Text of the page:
HC says no to Anna`s PIL on liquor production from foodgrains
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Last Updated: Thursday, May 05, 2011, 16:10
Nagpur: The Nagpur bench of the Bombay High Court here has refused to hear a PIL filed by anti-corruption crusader Anna Hazare against the Maharashtra government for using foodgrains to manufacture liquor.

Justice S B Deshmukh at the division bench led by Justice Sharad Bobde cited 'not before me' as the reason of not hearing the plea.

The PIL which came up yesterday, will now be listed before another division bench most probably after the summer vacation.

The petitioners also including renowned social workers Dr Abhay and Rani Bang, Dr Prakash Amte, Dr Narendra Dabholkar, Dr Anil Awchat, Hiraman Wankhede and Sachin Tiwale moved the court over the government's decision to issue licenses to the wards of influential politicians to produce alcohol from foodgrains.

They questioned the decision of the Congress-led Democratic Front (DF) government to offer grants to projects involved in production of alcohol.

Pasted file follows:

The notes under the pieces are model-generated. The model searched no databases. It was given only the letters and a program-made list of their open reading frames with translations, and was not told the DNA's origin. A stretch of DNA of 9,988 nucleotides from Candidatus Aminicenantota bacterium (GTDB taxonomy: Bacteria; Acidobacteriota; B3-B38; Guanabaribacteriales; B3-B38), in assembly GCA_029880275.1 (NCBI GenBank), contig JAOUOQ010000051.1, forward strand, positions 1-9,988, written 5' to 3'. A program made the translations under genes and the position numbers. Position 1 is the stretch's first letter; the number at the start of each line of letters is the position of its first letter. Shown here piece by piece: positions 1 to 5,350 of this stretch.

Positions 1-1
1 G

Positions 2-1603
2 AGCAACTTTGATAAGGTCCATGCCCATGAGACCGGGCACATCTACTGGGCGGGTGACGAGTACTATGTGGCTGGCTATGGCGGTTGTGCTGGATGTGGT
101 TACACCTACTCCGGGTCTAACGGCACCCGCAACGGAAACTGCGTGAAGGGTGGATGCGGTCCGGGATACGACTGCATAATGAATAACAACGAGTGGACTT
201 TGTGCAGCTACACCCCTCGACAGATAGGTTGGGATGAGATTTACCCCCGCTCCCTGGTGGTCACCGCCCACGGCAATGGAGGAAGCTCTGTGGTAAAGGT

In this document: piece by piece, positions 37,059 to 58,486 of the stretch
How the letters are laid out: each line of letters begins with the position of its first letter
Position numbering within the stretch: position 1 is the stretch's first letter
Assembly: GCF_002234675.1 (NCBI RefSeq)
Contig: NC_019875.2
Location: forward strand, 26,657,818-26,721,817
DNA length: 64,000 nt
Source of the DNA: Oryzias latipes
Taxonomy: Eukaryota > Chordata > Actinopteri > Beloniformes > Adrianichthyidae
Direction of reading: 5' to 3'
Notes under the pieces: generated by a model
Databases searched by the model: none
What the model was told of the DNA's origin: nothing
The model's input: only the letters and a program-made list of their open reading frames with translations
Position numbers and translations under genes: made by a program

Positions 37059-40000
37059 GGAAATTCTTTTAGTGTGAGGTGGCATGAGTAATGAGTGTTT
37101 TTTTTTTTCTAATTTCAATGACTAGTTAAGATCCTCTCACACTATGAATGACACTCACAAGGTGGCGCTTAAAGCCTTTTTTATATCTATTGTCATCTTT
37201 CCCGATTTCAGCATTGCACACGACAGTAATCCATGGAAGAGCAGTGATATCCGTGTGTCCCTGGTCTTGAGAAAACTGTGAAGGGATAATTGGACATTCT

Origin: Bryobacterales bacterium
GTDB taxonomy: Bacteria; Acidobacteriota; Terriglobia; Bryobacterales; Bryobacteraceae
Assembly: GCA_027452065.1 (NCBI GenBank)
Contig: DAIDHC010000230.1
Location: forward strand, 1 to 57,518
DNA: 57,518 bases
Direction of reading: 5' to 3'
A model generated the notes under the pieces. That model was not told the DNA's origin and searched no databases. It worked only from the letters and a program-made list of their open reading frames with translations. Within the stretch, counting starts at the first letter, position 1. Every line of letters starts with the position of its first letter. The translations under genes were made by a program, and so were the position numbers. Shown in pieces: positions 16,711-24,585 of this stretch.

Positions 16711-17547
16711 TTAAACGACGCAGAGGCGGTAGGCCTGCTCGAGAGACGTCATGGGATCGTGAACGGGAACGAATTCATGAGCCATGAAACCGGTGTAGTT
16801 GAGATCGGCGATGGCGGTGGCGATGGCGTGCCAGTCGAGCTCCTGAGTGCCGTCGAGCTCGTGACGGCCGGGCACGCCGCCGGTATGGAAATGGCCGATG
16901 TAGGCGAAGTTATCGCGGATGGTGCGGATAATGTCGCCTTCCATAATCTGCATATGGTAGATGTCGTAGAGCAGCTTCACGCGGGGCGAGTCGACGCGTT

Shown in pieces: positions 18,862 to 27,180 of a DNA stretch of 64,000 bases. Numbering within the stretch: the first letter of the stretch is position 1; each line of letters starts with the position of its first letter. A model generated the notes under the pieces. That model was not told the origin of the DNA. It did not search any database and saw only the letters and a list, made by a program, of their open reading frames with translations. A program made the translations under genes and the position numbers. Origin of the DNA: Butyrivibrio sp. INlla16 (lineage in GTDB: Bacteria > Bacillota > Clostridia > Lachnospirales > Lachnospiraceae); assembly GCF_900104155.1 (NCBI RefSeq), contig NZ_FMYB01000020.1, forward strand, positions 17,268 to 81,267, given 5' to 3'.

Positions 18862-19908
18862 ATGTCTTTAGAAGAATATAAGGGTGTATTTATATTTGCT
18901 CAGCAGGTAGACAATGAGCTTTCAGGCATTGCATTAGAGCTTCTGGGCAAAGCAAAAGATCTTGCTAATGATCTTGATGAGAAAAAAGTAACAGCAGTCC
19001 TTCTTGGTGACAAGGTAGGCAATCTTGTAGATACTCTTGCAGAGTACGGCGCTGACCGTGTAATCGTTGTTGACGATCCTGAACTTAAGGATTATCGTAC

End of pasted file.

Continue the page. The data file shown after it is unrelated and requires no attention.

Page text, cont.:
The PIL alleged that Amit Deshmukh, son of Union Rural Development Minister Vilasrao Deshmukh along with Pratapsinh Patil, BJP leader Gopinath Munde's daughter Shweta Palwe, NCP leader Govindrao Adik, and former state Health minister Vimal Mundada are directly or indirectly engaged in making alcohol from foodgrains.

All of them were made respondents in the case along with the government and the State Excise Department Commissioner.

The other respondents included Yashraj Ethanol Procession, Mallikarjun Distilleries, Shahapur Distilleries, Grainotch Industries, Radico NV Distilleries, Vitthal Distilleries, Adlars Bio-energy, Jogeshwari Beverages, Pranav Agrotech, Victoria Agro Food Processing, Alco Plus Producers and Pionium Industries.

The government had promised to review the policy, but later granted licences and grants to politicians or their sons, the PIL said.

Last year, a similar PIL filed by social worker Chetan Kamble was dismissed by the Bombay High Court. Following this, 15 factories began producing liquor from foodgrains.

The concept was introduced by the government with a view to ensure development of the backward regions of Vidarbha and Marathwada. The government's view was that alcohol production from jowar will offer higher prices to farmers and boost production. In other countries, there is a huge demand for liquor from foodgrains.

After citing this example, the government approved the proposal for foodgrain-based alcohol production despite stiff opposition from the planning and finance departments, the High Court was told.


First Published: Thursday, May 05, 2011, 16:10

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